The Ministry of Home Affairs on Sunday sent a team of three officials to West Bengal to take stock of the impact of Cyclone Yaas in the affected districts. The team is led by a Joint Secretary from the MHA and will stay in the state for three days.
“The team has already left for Kolkata. Over the next two days it will meet key officials in the state and visit affected districts where it will meet the local people,” a ministry official said.
While skipping a cyclone review meeting chaired by Prime Minister Narendra Modi at Kalaikunda, Chief Minister Mamata Banerjee met him for 15 minutes and handed in an assessment report in which she sought a relief package of Rs20,000 crore for people in areas severely affected by the calamity.
However, after surveying the damage in West Bengal and neighbouring Odisha, the PM announced a relief package of Rs1,000 crore for these two states as well as Jharkhand, which was also affected by the cyclone.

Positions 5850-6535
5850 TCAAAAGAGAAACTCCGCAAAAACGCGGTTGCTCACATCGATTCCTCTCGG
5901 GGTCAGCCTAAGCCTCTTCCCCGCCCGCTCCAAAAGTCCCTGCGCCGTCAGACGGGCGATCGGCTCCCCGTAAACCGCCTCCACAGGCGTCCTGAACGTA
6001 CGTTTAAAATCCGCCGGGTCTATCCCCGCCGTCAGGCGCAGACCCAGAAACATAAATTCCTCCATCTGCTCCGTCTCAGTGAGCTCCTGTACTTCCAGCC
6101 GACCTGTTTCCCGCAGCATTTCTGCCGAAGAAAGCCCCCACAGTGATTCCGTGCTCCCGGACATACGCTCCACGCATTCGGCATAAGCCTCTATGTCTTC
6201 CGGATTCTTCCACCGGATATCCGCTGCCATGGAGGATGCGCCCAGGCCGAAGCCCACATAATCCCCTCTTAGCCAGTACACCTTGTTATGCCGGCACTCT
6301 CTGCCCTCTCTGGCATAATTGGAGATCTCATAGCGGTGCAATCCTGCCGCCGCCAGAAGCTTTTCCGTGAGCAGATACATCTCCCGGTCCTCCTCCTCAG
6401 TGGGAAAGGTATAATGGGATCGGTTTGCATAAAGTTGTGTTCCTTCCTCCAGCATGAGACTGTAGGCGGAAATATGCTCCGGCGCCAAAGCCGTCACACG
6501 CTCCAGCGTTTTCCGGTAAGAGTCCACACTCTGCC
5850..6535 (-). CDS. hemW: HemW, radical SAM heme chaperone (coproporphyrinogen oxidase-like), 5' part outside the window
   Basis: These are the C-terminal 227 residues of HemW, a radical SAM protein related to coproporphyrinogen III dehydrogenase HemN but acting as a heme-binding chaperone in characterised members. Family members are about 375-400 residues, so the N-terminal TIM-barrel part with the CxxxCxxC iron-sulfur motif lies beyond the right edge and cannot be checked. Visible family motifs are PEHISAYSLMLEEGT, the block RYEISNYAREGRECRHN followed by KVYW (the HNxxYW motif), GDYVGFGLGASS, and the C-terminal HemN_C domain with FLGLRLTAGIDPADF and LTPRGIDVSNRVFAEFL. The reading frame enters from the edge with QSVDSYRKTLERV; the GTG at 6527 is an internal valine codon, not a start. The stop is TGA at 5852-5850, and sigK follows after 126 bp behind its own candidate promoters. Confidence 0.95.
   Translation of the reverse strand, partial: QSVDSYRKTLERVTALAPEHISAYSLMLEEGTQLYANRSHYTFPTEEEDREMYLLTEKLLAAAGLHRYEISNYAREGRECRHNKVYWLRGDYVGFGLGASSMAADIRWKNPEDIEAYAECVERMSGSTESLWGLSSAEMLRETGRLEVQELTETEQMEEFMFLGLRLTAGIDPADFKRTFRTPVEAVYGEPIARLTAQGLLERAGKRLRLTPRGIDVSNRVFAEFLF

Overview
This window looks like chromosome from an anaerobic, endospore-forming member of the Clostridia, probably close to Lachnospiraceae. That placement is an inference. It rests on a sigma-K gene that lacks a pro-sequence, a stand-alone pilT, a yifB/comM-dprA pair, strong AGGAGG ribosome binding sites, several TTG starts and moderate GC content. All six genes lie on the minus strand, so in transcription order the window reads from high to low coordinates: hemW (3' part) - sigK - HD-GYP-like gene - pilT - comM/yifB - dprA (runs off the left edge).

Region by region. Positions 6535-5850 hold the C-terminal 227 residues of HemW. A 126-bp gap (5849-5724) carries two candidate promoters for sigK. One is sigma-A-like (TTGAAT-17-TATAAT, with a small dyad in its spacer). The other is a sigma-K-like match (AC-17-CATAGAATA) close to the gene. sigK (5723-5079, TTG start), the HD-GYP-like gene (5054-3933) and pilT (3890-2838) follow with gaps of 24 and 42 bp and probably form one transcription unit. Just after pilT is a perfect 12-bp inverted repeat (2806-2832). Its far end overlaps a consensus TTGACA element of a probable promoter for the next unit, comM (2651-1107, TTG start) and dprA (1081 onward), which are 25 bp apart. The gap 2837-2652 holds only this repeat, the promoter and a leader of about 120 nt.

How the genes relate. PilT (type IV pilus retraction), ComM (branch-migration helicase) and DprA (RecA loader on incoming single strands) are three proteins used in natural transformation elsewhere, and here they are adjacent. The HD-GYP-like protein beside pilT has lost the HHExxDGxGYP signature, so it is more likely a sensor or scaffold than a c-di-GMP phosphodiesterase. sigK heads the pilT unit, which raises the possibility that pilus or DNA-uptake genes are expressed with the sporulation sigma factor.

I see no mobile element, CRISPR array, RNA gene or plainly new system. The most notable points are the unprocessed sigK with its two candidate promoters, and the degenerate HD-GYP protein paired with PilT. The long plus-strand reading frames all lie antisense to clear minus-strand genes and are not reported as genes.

The development comes amid growing tension between the Centre and the Mamata Banerjee government over the state’s former chief secretary Alapan Bandopadhyay skipping a review meeting called by PM Narendra Modi on May 28.
Since then, the Centre has issued a series of orders and notices, which included one asking Bandopadhyay to report on central deputation a day before his retirement and another asking why action should not be taken against him under the Disaster Management Act for arriving at the PM’s meeting 15 minutes late and then leaving immediately.
Bandopadhyay, who chose retirement on May 31 against a three-month extension of service approved by the Centre, has already replied to the DM Act notice sent to him. The Ministry of Home Affairs is currently “studying” the reply and will take a decision on it in due course, sources said.
In his reply, Bandyopadhyay told the Central government that he was scheduled to visit the cyclone-affected areas and was following Chief Minister Mamata Banerjee’s order. Chief Secretary Hari Krishna Dwivedi, meanwhile, also wrote a letter to the Centre and explained why Bandyopadhyay reached 15 minutes late for the meeting and left immediately.
“The ministry is studying the reply. If needed a legal opinion will also be sought. Accordingly, action will be initiated in due course,” an MHA official said.
Sources said the ministry has options to take administrative action— a bit difficult given that Bandopadhyay has already retired— or statutory action considering that the former chief secretary has been accused of violating provisions of the Disaster Management Act.